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Hadrian, Emperor

Publius Aelius Hadrianus Augustus was also known as Hadrian was born January 24 76 AD and died on July 10 183 AD. He was the emperor of Rome during 117 – 138 AD where he is listed on the Bible Timeline with World History. He is most recognized for the Pantheon, Temple of Venus and Roma. He also had Hadrian’s Wall built that set the northern borders of Roman Britain. Hadrian was thought of by many as a ‘humanist’ and a ‘philhellene’. He is thought well of as one of the Five Good Emperors.

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During his youth, Hadrian was soundly taught in Italica Hispania (today’s Seville, Spain) his native land. Then he departed for Rome only around the age of 14. Where began work in the military as Tribune for Emperor Nerva, ho soon died and was succeeded by Trajan. Who was recorded as the first Emperor of Rome to be of local descent. In time historians would try to locate the birthplace of Trajan and Hadrian to Rome however they were of Hispanic ethnicity which was popularly thought of to be a factor for Trajan’s actions in adopting Hadrian.

It is disputed that Trajan actually adopted Hadrian since it did not occur until right around his death. Trajan’s wife Plotina was in favor of Hadrian succeeding and had been the one to sign the documents. Despite this Trajan had held Hadrian in high esteem and had thought of him as a possible heir but with no paperwork to make it formal.


As soon as he ascended the throne Hadrian established loyalty with his armies and immediately sent away a Lusius Quietus, a possible threat. The Senate was aligned next despite an argument that Hadrian’s adoption papers were indeed Trajan’s doing. He was soon well esteemed by the people due to his continued absence from Rome to maintain order. He spent 12 years out of 21 going from province to province correcting management and ensuring the obedience of the legions. He was very well learned and involved with every part of ruling and enforcing justice. His dedication to the army was so much so that he was said to sleep and eat with the ordinary soldiers and often portrayed wearing military clothes despite his reign being comparatively calm.

Hadrian’s directions to new buildings are possibly the greatest part of his remembrance. He brought about cities all over the Balkan Peninsula, Egypt, Asia Minor, and Greece. He loved Greece and Greek Literature so much that he was called ‘Graeculus’ or ‘Greekling’ in his younger years but this enthusiasm did not diminish with time. He frequented Greece often and was part of the Eleusinian Mysteries very intimately. The Arch of Hadrian was built by the people of Athens during 131-132 AD in recognition as the originator of the city. He devoted many places in Greece towards youthful ‘lover’ Antinous who had drowned in the Nile River 130 AD. Hadrian had cared intesnly for him and his mourned his passing so much that he Hadrian had him defied (where originated the mystery cult in honor of Antinous). While in Egypt he started the city Antinopolis, in Rome he had the Pantheon rebuilt (had burnt down) and Trajan’s Forum along with financing the erection of more buildings, baths and villas. Several of these creations stayed together for a long period of time even as far as the 19th Century; the Pantheon still stands to this day.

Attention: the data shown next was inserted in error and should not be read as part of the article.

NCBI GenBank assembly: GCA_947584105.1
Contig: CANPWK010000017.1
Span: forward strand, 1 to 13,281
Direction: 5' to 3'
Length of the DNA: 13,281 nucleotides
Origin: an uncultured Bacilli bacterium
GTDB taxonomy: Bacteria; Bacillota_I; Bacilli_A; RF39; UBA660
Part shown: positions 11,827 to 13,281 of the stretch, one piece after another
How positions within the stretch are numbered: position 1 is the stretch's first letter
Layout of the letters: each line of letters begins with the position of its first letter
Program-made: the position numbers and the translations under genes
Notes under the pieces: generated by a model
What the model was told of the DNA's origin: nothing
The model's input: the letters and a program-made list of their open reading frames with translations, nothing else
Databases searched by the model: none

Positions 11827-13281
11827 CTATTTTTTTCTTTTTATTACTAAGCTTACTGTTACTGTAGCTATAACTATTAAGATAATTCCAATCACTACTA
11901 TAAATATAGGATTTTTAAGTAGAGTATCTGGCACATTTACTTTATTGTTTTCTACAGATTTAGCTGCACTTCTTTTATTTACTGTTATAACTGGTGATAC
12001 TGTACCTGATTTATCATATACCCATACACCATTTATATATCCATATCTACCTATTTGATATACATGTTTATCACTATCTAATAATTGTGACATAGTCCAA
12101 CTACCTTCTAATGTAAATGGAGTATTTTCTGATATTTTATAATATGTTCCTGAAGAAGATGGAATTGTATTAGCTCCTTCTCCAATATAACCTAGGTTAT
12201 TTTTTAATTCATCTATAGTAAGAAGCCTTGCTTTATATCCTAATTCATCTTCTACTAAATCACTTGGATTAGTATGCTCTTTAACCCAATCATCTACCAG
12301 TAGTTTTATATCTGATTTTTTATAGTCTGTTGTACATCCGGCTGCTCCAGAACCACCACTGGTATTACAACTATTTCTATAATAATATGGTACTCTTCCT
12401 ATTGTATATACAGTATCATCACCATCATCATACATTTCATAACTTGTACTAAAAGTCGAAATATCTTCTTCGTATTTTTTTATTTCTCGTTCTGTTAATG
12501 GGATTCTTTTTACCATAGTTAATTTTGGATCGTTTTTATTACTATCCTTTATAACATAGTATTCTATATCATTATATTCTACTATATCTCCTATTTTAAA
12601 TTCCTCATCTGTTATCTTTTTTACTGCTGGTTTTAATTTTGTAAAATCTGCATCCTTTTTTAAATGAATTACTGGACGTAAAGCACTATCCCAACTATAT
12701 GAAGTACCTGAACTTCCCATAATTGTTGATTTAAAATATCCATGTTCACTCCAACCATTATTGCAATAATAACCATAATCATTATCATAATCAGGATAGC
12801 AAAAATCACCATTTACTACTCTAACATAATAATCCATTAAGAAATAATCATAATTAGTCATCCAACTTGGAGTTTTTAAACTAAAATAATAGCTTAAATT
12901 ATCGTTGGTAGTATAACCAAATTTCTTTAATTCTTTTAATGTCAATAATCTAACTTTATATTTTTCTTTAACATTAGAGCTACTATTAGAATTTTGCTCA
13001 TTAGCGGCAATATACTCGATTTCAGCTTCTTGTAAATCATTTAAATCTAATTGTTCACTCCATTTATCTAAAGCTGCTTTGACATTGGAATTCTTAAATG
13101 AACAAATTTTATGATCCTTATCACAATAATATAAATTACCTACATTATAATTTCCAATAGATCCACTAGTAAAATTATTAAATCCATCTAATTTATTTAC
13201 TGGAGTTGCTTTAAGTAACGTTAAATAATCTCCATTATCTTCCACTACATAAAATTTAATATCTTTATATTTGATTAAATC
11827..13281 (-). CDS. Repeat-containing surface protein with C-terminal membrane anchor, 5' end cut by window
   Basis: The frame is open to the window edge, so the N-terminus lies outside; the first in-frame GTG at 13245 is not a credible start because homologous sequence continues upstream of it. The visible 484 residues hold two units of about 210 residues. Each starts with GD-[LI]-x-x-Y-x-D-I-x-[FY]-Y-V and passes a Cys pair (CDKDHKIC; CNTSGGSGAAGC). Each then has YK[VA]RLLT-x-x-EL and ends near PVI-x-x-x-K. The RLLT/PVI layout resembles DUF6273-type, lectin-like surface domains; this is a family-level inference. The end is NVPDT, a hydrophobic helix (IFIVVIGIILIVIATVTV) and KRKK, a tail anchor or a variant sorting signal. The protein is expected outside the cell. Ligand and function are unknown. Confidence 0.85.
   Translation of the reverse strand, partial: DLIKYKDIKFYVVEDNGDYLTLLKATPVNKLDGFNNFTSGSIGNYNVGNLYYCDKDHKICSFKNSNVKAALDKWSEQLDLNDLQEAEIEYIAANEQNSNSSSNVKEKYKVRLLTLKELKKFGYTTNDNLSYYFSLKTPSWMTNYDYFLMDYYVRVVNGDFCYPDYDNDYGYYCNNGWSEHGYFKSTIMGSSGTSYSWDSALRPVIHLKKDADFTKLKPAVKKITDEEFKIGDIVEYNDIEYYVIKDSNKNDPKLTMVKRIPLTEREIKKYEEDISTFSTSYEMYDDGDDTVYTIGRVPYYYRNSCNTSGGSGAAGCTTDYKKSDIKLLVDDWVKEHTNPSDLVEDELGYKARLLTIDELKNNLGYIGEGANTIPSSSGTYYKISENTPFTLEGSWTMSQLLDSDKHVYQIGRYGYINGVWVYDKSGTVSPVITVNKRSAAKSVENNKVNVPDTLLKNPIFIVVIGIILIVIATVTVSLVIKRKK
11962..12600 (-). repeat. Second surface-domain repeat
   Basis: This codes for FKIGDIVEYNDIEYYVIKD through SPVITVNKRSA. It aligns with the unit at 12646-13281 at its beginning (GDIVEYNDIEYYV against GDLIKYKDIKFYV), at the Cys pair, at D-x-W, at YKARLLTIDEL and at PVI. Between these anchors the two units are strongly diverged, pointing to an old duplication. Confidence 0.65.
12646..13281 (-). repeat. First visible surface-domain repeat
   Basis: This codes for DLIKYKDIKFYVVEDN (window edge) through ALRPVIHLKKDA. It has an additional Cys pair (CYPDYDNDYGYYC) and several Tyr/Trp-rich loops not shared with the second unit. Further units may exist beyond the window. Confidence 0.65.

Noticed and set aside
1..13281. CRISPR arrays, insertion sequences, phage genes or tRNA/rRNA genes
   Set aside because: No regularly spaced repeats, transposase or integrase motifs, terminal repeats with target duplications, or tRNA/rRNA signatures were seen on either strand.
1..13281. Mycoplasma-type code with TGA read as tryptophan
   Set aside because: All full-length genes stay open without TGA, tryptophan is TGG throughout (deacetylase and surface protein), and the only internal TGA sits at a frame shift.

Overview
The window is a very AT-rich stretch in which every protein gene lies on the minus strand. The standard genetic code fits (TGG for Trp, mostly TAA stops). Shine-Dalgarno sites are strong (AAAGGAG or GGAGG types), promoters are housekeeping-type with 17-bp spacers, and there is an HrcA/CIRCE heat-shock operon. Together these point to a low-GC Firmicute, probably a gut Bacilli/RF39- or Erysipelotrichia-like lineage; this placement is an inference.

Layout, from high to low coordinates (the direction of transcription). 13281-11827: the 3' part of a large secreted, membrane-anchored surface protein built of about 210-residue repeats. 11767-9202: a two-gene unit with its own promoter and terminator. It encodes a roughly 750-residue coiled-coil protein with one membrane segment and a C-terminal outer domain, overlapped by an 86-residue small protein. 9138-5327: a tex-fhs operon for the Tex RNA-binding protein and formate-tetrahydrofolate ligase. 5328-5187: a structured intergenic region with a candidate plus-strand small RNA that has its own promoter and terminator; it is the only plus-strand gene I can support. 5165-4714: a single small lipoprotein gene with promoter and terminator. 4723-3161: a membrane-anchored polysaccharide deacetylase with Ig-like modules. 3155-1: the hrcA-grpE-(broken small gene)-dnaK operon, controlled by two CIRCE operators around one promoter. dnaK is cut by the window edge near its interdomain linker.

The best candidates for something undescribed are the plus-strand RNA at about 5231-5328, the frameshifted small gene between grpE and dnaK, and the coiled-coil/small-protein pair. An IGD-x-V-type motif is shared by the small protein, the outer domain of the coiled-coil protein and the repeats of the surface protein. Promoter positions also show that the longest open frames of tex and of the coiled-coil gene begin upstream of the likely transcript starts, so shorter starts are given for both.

In 130 AD Hadrian went to Jerusalem, a place that was in ruins from the First Roman-Jewish War in 66-73 AD. He had the city reconstructed with his own plans and had it named Aelia Capitolina Jupiter Capitolinus in honor of himself and the Ruler of the Roman Gods.

After he had a temple built to Jupiter on top of the remains of the Temple of Solomon (which was hallowed by the Jews), the people gathered in defiance under Simon bar Kokhbah in what was to turn into bar Kokhbah’s Revolt. The Roman lost an immense amount in this venture however the Jews fatalities were just as terrible. When the revolt was finally ended 580,000 Jews had been destroyed and more than 1000 cities demolished. Afterwards Hadrian exiled all the Jews that remained and named the area Syria Palaestina in honor of the foes of the Jewish people, the Philistines. Hadrian then had an open fire of the Torah, killed the Jewish scholars, and banned the religion altogether.


When Hadiran’s health began to weaken he went back to Rome and spent his time writing poetry and governing the country. He adopted and had Antoninus Pius heir with the directions for Antoninus to name Marcus Aurelius as the following successor. Hadrian passed away in 138 AD supposedly from a heart attack at 62 years old.

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